After a car crash that left me with a severe neck injury I found myself seeing a physio twice a week for years. I was constantly complaining to a work colleague and she suggested I try Bikram yoga. I had nothing to lose so I went to my first class that week in Aug 2006. During my first class I remember having thoughts like “wow it’s hot” “this is hard” “I am sweating so much” “is this yoga??” But by the end I really felt fabulous. I was so tired, yet full of energy.
Previous to my car accident I was very athletic doing aerobics and running but felt like this was such a better workout. I began to practice 2 or 3 times a week while I studied Speech pathology at Flinders which quickly turned into a part of my daily routine. By 2008 I participated in the National Yoga Championship. Training for the competition involved practicing the beginners class at least 4 times a week and also practicing his advanced series twice a week. The competition for me was a great opportunity to improve my practice in a way it never had before and I also met other like-minded yoga practitioners who were, to me, inspirational. To my surprise, I won the Australian Championship and had the opportunity to compete at an international level with some amazing people from all over the world.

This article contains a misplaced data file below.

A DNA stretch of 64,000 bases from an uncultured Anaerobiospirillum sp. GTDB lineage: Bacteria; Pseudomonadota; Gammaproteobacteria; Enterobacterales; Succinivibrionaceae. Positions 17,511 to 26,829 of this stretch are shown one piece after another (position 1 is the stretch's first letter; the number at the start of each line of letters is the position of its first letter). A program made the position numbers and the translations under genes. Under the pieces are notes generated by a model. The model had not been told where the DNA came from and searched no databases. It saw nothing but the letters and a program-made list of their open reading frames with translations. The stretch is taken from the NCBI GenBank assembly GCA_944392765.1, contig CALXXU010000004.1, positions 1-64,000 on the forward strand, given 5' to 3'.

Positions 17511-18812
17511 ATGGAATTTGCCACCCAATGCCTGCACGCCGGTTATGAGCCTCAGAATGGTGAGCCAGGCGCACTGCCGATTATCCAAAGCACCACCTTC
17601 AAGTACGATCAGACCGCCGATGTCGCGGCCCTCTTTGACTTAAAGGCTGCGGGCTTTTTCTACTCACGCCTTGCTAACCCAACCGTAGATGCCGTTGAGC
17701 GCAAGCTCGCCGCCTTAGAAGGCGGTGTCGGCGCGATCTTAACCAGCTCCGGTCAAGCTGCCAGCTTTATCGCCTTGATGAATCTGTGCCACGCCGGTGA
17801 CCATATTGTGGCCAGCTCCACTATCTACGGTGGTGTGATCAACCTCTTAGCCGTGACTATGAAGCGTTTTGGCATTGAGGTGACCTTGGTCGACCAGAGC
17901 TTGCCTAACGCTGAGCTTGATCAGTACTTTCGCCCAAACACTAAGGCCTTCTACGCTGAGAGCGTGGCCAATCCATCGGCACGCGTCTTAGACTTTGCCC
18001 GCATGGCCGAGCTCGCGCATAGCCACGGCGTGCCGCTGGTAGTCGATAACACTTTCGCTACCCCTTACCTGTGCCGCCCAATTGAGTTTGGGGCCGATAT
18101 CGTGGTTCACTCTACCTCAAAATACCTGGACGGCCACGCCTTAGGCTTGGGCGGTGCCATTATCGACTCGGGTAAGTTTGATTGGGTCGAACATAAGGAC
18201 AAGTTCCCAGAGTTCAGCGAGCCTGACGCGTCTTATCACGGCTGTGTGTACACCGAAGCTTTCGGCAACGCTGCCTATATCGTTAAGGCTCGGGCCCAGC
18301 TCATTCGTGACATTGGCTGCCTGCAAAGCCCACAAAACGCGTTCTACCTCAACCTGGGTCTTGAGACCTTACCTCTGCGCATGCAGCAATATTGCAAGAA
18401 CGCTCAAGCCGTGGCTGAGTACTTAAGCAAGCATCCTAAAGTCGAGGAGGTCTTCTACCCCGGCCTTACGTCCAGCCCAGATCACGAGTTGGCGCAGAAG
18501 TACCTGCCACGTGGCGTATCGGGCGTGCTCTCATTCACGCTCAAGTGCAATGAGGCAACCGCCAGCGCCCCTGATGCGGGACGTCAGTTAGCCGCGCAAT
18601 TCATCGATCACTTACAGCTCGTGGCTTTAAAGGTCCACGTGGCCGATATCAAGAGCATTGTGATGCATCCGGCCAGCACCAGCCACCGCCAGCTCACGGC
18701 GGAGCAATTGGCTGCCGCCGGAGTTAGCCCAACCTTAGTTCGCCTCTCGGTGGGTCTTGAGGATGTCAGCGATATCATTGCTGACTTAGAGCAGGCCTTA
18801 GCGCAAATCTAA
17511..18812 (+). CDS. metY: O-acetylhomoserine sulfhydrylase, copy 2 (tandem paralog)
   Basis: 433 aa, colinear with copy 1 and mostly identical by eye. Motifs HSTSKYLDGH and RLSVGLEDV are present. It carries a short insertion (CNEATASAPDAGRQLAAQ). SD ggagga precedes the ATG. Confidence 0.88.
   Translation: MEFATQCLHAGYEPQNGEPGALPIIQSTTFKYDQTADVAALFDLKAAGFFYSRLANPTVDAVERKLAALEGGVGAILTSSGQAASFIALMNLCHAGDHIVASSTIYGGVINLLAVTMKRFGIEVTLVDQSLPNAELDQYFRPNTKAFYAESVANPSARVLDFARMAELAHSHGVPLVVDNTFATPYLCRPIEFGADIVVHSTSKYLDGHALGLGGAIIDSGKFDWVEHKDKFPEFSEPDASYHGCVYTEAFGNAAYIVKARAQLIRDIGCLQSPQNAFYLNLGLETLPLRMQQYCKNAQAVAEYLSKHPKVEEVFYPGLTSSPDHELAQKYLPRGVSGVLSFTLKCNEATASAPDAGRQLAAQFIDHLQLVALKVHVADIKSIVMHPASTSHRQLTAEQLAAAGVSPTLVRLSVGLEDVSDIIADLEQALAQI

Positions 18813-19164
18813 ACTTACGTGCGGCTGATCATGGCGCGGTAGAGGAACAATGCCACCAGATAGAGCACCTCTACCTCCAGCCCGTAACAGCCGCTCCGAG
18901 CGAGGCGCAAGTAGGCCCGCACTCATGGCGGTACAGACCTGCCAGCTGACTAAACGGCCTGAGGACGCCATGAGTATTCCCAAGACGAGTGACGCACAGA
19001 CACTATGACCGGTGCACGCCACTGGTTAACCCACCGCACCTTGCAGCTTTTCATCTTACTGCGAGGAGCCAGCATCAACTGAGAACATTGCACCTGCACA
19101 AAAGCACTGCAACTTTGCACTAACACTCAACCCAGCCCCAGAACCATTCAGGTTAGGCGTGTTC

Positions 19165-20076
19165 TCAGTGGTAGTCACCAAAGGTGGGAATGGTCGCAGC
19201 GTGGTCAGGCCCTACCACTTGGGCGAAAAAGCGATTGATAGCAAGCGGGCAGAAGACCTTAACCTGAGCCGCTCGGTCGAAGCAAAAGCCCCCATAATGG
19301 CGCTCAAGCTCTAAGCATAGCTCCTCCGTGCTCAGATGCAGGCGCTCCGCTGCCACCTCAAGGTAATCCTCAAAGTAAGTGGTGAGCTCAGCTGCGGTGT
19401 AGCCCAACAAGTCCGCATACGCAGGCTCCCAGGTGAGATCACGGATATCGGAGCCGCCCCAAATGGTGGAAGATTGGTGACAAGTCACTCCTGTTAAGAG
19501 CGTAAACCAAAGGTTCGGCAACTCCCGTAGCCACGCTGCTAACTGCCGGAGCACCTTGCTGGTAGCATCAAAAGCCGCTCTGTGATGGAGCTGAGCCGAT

In Sept 2010, I went to San Diego to complete my teacher training. I absolutely loved teacher training, I enjoyed practicing twice a day and even more than that I enjoyed learning about the yoga, the Bikram Yoga sequence, the benefits, the dialogue and the mind and body.
Over time my love for teaching grew just after 3 years of teaching I am part owner of a beautiful studio by the beach in Adelaide. It has been operating now for the past 18 months. One of the things I love about the studio is seeing how the yoga helps many. In different ways and for different reasons we see every day how the yoga helps people. Whether it is physical, mental or emotional benefits, one of the most rewarding things about being a Bikram Yoga teacher is seeing those transformations in people.